On March 12, Fantasy Faire will make its debut at Disneyland park as a natural extension of Fantasyland. Here, guests will be immersed in a charming European village inspired by their favorite Disney stories as they meet beloved Disney Princesses in a setting befitting royalty. Ken Anderson worked as an animator and art director on many of the Disney films portrayed in Fantasyland. He was also a trained architect, which made him the perfect person to transform film environments into three-dimensional attractions. Anderson’s work on the original Fantasyland in 1955 and his continued efforts on the “New Fantasyland” in 1983 were instrumental in defining the style of Fantasyland that has been the heart of Disneyland since opening day.
Anderson began his Disney career in 1934. Walt Disney referred to him as his “Jack of all trades” because of his masterful skills as an architect, artist, animator, storyteller and designer. Anderson worked on the experimental “Silly Symphonies” before serving as an art director on “Snow White and the Seven Dwarfs.” He had the uncanny ability to wiggle his ears, a characteristic he bestowed upon the endearing dwarf, Dopey. He also worked on “Pinocchio,” “Alice in Wonderland” and contributed technical innovations for mixing live-action with animation in “Song of the South.” He later improved upon this technique while serving as an animation art director for “Pete’s Dragon.”
In the early 1950’s, Walt recruited Anderson to work on a new project – one that was secret at the time. Anderson joined WED Enterprises (now Walt Disney Imagineering) and he became one of the first to work on Disneyland. In 1954, he was the primary designer of Fantasyland. He worked on Peter Pan’s Flight, Snow White’s Adventures and Mr. Toad’s Wild Ride. After Disneyland opened, Anderson remained involved in Fantasyland while working on “Sleeping Beauty” at the Walt Disney Studio. Anderson oversaw the Storybook Land Canal Boats attraction, and in 1957 he worked on the Sleeping Beauty Castle Walkthrough.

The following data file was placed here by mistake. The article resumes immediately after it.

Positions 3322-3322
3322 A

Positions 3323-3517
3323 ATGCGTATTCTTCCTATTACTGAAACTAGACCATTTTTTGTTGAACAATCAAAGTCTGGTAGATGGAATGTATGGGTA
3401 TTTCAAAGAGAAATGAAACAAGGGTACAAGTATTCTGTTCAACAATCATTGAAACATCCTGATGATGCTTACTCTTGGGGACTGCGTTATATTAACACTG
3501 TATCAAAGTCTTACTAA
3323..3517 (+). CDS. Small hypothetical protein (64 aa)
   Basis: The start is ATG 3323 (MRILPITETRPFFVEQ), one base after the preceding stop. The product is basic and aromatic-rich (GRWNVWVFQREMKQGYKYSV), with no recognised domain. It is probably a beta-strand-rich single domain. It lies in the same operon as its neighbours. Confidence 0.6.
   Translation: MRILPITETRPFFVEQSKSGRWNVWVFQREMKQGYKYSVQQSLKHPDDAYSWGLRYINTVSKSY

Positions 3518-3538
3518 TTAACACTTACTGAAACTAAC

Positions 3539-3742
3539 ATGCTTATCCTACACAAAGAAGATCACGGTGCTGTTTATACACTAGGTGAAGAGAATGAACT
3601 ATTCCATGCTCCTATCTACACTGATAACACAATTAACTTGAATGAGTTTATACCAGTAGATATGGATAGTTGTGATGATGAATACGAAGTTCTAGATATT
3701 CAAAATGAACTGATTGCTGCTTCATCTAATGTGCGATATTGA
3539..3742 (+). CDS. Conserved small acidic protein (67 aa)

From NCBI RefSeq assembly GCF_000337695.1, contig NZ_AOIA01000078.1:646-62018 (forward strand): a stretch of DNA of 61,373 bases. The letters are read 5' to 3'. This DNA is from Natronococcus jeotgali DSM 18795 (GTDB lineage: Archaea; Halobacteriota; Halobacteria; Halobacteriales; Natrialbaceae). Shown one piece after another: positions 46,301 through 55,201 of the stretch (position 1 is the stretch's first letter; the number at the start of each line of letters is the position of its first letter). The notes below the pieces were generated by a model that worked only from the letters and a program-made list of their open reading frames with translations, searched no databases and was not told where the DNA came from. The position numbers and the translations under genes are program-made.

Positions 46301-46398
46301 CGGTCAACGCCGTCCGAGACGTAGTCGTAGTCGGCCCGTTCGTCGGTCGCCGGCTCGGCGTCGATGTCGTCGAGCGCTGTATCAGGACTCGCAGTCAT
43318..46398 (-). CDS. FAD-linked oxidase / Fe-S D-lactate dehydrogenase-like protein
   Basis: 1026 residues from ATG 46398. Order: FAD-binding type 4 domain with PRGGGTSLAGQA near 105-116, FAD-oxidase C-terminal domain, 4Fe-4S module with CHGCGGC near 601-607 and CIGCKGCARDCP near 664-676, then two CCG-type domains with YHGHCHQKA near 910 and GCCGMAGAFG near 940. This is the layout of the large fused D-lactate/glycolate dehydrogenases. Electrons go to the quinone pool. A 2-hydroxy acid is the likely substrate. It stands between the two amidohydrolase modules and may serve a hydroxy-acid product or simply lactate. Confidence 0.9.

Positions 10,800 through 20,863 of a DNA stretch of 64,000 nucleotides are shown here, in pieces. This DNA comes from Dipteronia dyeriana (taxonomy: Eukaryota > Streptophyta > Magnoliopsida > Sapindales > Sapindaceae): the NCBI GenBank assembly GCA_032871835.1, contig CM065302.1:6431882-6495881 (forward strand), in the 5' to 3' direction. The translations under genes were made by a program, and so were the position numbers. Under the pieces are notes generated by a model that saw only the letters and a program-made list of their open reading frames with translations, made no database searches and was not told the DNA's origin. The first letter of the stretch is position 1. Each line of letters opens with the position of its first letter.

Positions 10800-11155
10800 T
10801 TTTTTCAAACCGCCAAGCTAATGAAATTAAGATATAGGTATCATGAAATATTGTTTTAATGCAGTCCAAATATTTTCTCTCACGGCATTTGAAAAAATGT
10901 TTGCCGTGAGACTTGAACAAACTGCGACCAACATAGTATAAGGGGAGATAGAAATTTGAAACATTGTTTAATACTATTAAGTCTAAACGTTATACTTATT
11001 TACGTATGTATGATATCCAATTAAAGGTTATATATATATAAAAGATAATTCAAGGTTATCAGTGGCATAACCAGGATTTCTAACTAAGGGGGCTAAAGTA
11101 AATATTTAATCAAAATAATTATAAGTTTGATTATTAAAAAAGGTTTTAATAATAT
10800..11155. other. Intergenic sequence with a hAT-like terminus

Anderson went on to contribute show concepts for the Haunted Mansion and worked on the development of the Walt Disney World Resort and Tokyo Disneyland. He retired in 1978, but continued to work as a consultant for WDI.
Anderson’s window on Main Street, U.S.A, is located above the Market House. He was an avid fly fisherman, and in jest the inscription names him proprietor of a bait company. This is ironic because fly fisherman typically do not use bait; they are catch-and-release fishermen. Anderson was named a Disney Legend in 1991.